Garner-Hayfield-Ventura senior Nick Joynt stands in the hall after a 60-55 win over Osage on Feb. 15 when sophomore Landon Dalbeck puts his hand on Joynt’s shoulder.
“Nick played great tonight, you know, he did what he was supposed to do,” Dalbeck said. “Got in the paint, got the hard beating that he needed to.”
All smiles, Joynt shrugs Dalbeck off. It’s true, Joynt went 8 for 9 from the field and added one from the line for 18 points. He had a good game, and he’s not afraid to admit it.
“My little floaters right outside the block, I don’t usually make those, but tonight I was enjoying it,” Joynt said.
Joynt was going head-to-head with senior Drew Olson from Osage, which he claimed had been a battle since sophomore year at substate.
“I was just a little twig running around and Drew was hitting 3s on me, now it’s kind of turned the tables,” Joynt said.
Joynt’s the third-leading scorer on this year’s team, averaging 13.4 points per game with 309 on the season so far. He’s the classic paint-driver, charging down the lane no matter who stands in his way.
That’s the aggression that gets the points, but also can be hard on the body.
“A lot of people don’t know about it, but he’s been playing with two horribly torn up ankles,” Albertson said. “He’s lost his speed, so if you look at him on film last year, he looked like a bunny rabbit compared to this year. He’s so much more explosive. But he’s tough.”
Joynt’s injuries date back to this summer at football camp, where a bad hit made him twist his ankle wrong in the turf. He rolled the other in the basketball game against North Union in January.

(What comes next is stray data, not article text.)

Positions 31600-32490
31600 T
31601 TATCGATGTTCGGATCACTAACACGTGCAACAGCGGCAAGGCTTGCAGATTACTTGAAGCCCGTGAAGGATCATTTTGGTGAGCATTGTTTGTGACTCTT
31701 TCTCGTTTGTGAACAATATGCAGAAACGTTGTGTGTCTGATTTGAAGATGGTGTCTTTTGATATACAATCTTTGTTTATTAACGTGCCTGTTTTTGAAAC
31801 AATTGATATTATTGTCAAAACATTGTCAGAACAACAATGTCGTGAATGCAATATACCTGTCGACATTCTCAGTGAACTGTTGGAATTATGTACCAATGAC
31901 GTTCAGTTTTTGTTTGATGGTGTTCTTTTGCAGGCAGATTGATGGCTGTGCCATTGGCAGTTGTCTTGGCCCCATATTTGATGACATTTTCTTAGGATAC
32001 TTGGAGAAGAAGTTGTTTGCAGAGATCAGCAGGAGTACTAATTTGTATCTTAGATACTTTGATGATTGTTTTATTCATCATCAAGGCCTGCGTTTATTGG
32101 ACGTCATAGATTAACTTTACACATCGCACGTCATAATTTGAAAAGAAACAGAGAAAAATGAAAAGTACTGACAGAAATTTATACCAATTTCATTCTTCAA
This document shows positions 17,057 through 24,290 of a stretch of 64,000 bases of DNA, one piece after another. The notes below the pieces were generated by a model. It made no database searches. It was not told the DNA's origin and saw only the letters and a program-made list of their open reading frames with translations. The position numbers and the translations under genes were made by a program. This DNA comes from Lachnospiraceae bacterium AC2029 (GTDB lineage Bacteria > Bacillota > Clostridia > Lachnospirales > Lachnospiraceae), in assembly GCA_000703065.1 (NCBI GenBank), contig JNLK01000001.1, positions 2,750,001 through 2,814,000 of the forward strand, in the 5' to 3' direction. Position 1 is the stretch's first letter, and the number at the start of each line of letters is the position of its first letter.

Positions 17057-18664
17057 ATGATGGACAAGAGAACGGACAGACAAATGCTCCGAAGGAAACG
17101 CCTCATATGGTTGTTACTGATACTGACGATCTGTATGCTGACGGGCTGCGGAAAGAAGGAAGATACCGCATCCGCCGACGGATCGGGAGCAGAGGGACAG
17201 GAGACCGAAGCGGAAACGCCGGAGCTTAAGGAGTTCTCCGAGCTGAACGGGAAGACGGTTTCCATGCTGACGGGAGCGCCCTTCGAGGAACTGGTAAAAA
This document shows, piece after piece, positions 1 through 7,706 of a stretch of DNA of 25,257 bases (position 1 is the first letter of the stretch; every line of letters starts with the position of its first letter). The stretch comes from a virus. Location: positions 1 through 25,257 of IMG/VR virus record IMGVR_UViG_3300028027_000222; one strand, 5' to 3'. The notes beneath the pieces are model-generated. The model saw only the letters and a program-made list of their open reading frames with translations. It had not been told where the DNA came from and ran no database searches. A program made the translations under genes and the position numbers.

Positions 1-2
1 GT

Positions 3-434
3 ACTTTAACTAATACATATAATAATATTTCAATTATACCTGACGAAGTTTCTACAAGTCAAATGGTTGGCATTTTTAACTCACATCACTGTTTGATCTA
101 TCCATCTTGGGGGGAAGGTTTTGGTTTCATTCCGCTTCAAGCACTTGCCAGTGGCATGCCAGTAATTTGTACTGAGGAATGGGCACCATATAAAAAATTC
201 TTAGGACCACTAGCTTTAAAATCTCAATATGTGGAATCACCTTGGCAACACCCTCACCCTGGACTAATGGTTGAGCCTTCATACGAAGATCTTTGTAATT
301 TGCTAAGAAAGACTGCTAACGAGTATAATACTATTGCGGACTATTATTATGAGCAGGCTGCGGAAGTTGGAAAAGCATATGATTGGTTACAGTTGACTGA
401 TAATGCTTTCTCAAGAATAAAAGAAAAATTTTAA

But Joynt has a routine. He goes to aqua therapy in Belmond once a week, then does his pregame stretch at Athletico. He tapes his ankles, then hides them under tall, white socks.
By the way he storms the court, no one can tell.
In the 49-29 victory over Forest City on Feb. 20, Joynt was more of a role-player than a scorer, packing six points in the final quarter while adding four steals on defense.
Albertson says Joynt provides a level of comfort to the floor. His teammates are confident in his consistency to make plays when they are needed.
Joynt’s confidence is arguably backed by a team of talent around him, but humility is something showed through mutual respect of his opponents. He never underestimates the competition, even when he knows what his team is capable of.
“We watched Lake Mills against Forest City and they fought hard. And if that low of a team is going to fight a No. 1 seed that hard, we definitely have to fight that hard,” Joynt said. “Just giving props and coming to practice and taking away Sam Snyder from that game. We took that away from Lake Mills to get that win.”
Joynt’s got the maturity of a varsity veteran: knowing your team is good, while acknowledging what needs to be done. And he’s not fighting through ankle injuries to settle for anything less than a trip to Wells Fargo Arena in Des Moines.
Dalbeck walks up with Joynt after the win over the Indians. The sophomore smiles as he stands by his teammate, jokingly.
"What are you doing?" Joynt said, laughing as he gives him a slight push.
Dalbeck sports his No. 10 football jacket for next year. That’s Joynt’s current number on the basketball team, so Dalbeck chose 11, and he'll keep it for at least one more game.
People walk by and offer their congratulations and Joynt thanks them. It's the second time GHV has beaten Forest City this year, but it wasn't as close as the previous contests.
"Last year, we were in these big shoes and we had to play these rough games with Osage and everything," Joynt said. "Forest City got knocked out early by Waverly, so we really didn’t get into the neutral site with thousands of people around. Honestly, that was incredible."